Unless the medium we're pushing against is, itself, a product of another object in space. I wonder if there's a shoestring way to experimentally determine whether the medium that the Emdrive is acting on is a product of, or dragged along by, the Earth itself.

Offline Norm Hartnett

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Re: FEATURE ARTICLE: Evaluating NASA's Futuristic EM Drive
« Reply #112 on: 04/30/2015 04:47 PM »

Quote
The various posts here predicting what amounts to perpetual motion machines are, how shall I say it, distressing.  Are these posters misinterpreting something, or is violation of conservation of energy really a possible outcome?  Thanks.

Quoting 'papers' which have not been peer-reviewed, published, presented before a skeptical, disinterested audience, etc. etc. is of little value beyond this limited enclave of sci-fi enthusiasts.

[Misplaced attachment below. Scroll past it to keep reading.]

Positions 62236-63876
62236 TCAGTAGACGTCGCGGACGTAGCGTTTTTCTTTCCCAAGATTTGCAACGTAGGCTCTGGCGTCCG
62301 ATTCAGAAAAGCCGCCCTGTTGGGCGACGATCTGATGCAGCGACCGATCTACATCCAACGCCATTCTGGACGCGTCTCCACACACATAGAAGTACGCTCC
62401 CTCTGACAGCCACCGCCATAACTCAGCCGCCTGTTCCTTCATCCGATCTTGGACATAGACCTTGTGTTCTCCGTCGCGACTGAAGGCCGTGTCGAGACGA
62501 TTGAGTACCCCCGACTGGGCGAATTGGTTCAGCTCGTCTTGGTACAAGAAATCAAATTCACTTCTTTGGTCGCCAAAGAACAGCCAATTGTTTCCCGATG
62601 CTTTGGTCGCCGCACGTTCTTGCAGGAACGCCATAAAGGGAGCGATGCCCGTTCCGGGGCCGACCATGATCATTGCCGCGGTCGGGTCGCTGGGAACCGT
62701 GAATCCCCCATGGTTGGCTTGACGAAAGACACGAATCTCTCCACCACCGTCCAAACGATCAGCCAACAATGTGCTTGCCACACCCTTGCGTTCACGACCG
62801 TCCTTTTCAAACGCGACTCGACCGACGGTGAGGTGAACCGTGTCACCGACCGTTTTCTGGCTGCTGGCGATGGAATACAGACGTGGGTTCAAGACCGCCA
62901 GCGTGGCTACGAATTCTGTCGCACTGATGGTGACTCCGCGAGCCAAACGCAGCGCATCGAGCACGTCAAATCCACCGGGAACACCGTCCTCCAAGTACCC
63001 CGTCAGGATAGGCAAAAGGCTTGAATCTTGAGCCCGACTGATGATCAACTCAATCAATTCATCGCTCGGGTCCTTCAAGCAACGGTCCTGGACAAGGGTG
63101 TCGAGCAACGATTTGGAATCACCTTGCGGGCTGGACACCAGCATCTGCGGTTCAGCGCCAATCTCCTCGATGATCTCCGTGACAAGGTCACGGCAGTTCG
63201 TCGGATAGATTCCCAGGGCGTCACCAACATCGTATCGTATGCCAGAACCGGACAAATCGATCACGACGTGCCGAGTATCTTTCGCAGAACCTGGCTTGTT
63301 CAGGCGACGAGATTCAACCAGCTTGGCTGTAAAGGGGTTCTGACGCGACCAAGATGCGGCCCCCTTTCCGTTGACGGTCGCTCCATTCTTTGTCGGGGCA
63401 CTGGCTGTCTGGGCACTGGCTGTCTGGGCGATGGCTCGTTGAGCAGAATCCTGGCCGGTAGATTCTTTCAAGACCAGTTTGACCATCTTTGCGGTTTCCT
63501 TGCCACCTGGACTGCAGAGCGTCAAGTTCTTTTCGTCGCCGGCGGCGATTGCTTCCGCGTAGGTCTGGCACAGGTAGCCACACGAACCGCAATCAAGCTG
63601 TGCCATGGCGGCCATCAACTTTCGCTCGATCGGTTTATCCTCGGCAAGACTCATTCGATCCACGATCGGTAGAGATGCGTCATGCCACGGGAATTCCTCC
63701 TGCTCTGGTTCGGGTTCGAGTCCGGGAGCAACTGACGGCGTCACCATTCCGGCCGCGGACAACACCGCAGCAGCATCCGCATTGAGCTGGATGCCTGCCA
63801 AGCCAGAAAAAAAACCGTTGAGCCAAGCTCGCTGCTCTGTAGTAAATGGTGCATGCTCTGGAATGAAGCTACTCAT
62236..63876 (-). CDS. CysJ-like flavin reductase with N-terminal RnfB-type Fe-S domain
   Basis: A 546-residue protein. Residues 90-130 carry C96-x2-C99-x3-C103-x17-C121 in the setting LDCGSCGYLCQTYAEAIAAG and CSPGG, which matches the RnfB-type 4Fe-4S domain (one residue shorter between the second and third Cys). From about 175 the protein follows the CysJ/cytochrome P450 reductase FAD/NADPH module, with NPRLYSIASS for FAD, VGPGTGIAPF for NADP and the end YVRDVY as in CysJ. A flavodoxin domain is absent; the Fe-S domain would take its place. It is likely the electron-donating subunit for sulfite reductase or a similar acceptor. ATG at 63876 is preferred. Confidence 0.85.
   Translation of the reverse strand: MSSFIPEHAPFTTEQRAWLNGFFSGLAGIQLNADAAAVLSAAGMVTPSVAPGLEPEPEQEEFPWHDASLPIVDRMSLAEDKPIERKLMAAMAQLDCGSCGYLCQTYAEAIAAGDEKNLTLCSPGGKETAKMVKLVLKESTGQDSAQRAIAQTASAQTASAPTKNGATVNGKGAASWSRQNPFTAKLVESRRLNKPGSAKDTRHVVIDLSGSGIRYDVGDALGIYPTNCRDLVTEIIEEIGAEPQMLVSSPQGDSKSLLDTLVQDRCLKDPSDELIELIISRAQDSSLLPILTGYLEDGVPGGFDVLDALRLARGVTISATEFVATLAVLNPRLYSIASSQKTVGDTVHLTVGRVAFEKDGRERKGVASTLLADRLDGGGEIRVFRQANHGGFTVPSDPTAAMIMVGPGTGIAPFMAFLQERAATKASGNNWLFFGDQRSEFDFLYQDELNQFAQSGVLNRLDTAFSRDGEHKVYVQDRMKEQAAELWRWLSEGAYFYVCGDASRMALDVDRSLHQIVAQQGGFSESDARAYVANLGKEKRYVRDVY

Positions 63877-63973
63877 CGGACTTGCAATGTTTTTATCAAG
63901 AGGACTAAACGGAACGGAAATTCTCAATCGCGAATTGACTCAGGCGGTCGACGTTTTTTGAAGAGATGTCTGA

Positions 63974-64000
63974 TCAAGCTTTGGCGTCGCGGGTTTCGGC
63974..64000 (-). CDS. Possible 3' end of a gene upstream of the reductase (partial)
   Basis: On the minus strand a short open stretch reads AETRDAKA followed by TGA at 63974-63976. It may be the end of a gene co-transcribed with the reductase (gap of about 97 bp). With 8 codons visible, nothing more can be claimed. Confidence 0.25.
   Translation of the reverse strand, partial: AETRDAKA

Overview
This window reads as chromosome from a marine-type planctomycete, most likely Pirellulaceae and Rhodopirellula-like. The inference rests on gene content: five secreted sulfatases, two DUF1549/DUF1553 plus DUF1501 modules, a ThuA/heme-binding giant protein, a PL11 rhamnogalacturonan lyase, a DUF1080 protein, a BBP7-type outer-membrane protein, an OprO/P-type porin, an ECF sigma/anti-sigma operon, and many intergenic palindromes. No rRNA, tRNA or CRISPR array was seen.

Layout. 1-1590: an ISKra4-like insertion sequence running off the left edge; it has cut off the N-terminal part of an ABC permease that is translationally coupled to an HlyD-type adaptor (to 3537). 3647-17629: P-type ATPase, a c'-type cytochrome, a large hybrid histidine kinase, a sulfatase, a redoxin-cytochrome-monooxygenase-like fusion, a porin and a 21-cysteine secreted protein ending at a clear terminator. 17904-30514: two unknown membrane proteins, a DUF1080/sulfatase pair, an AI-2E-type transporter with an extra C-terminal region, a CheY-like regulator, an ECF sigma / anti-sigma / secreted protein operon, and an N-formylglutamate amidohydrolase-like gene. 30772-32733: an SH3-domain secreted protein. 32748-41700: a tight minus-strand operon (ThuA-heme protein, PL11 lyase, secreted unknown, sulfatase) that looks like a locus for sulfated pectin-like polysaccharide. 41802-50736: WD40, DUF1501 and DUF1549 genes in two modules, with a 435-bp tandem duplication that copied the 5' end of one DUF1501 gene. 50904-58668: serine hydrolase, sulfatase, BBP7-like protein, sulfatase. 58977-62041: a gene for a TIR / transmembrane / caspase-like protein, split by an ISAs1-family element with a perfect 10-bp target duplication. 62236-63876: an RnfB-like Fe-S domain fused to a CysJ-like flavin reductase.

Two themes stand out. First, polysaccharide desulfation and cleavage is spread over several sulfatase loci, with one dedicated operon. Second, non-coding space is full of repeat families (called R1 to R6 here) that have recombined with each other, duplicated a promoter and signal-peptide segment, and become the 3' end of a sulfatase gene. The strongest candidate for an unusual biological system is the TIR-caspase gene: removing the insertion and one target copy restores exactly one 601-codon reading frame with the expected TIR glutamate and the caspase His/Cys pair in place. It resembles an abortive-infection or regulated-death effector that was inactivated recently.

Yes, I wish that the entire "Applications" section of the article had been omitted, not really up to NSF standards. EM may be viable but it is difficult to evaluate when it comes with such wildly speculative window dressing.
“You can’t take a traditional approach and expect anything but the traditional results, which has been broken budgets and not fielding any flight hardware.” Mike Gold - Apollo, STS, CxP; those that don't learn from history are condemned to repeat it: SLS.

Offline nadreck